On November 30, 2018, the Center for Audit Quality (CAQ) posted to its Web site the highlights of the September 12, 2018, CAQ SEC Regulations Committee joint meeting with the SEC staff. Topics discussed at the meeting include:
- Impact of retrospective adoption of new accounting standards on the fourth and fifth years of selected financial data table2 — The SEC staff indicated that all five years in the selected financial data table should generally be revised when a new accounting standard is adopted on a retrospective basis, in accordance with paragraph 1610.1 of the SEC Division of Corporation Finance’s Financial Reporting Manual (FRM). The SEC staff encouraged registrants to “discuss their individual facts and circumstances with the Assistant Director group responsible for reviewing their filings,” if necessary.
- Transition from emerging growth company (EGC) status — The SEC staff followed up on a previous discussion regarding the impact of a registrant’s loss of EGC status3 in the year of adoption of a new accounting standard when the registrant has elected to adopt accounting standards using private-company adoption dates, including the impact on the adoption of ASC 606. A calendar-year-end EGC that has elected to adopt ASC 606 using private-company adoption dates will generally apply the standard for annual periods beginning on January 1, 2019, and in interim periods within annual periods beginning on January 1, 2020. The SEC staff noted that it may address this topic in future communications.The SEC staff also indicated that it is considering issues related to the requirement to recast the 2019 comparable quarters in the 2020 Form 10-Q for EGC registrants that elected to adopt ASC 606 using private-company adoption dates, according to the guidance in paragraph 11110.2 of the FRM.
- Audit requirements for transactions involving special-purpose acquisition companies (SPACs) — The Committee and SEC staff discussed the audit requirements for transactions in which a SPAC (a public shell company) consummates a merger with a private operating company. Such transactions are often conducted using a Form S-4 or merger proxy. When the transaction closes, the former private operating company generally becomes the predecessor to the SPAC registrant and, within four days of the closing, is required to file a Form 8-K that includes all the information that would be required if the former private operating company was registering securities on a Form 10 (referred to as a “Super Form 8-K”). Because the former private operating company is considered the predecessor to the registrant, the financial statements included in the Super Form 8-K and Form S-4 or merger proxy must be audited by a PCAOB-registered accounting firm in accordance with PCAOB standards. Registrants that believe they cannot obtain a PCAOB opinion for the operating company for inclusion in a Form S-4 or merger proxy should discuss their facts and circumstances with the SEC staff.The SEC staff also indicated that “the financial statements of the operating company should be presented as if it were the private operating company’s initial registration statement” and accordingly, “the financial statements . . . would need to comply with public company GAAP disclosures,” including segments and earnings per share, and also include any required financial statements for significant probable and consumed acquisitions under SEC Regulation S-X, Rule 3-05.4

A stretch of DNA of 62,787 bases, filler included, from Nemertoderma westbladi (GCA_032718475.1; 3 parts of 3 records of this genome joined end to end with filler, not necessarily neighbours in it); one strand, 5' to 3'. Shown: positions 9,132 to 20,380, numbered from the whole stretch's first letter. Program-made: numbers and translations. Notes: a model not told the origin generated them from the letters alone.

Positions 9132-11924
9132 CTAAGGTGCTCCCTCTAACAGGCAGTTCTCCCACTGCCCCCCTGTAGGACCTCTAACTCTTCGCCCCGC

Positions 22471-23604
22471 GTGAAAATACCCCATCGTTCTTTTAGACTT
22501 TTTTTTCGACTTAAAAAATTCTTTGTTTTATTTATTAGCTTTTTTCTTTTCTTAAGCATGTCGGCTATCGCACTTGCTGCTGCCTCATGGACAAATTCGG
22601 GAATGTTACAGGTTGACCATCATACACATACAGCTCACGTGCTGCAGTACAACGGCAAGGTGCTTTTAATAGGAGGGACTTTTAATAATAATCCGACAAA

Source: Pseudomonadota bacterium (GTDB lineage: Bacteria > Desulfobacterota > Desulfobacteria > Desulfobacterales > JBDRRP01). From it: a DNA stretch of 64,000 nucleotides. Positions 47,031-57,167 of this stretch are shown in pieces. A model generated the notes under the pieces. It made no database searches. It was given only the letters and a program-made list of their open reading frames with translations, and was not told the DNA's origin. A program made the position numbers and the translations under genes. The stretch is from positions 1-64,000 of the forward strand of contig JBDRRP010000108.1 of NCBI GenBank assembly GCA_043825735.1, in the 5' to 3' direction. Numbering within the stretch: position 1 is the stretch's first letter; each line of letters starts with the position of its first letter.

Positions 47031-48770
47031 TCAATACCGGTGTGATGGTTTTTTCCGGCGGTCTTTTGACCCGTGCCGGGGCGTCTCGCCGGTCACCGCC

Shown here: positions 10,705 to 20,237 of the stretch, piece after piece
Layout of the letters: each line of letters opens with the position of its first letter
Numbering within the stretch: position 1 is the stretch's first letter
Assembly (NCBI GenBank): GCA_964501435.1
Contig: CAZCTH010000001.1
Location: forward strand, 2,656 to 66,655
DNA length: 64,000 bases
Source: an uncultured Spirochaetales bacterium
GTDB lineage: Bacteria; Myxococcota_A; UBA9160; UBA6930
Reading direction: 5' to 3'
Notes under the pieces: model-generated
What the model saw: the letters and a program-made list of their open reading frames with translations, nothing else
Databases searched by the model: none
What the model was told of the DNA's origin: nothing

- Leases (ASC 8425) — Impact of Article 116 conclusions for master limited partnership (MLP) drop-down transactions previously accounted for as common-control business combinations under ASC 8057 and now accounted for as failed sale-leaseback transactions under ASC 842 — MLP drop-down transactions may be accounted for as failed sale-leaseback transactions after the adoption of the new leasing guidance under ASC 842. Accordingly, the MLP would not account for the transaction as a common-control business combination, in which the assets would be recorded on the balance sheet and the related revenue and costs would be recognized in the income statement; instead, the MLP would record a financing receivable on the balance sheet and interest income in the income statement. The SEC is considering whether such transactions represent the acquisition of an asset or a business for purposes of applying the requirements in Item 2.01 of Form 8-K. This distinction determines whether financial statements of the acquiree and related SEC Regulation S-X, Article 11, pro forma information are required.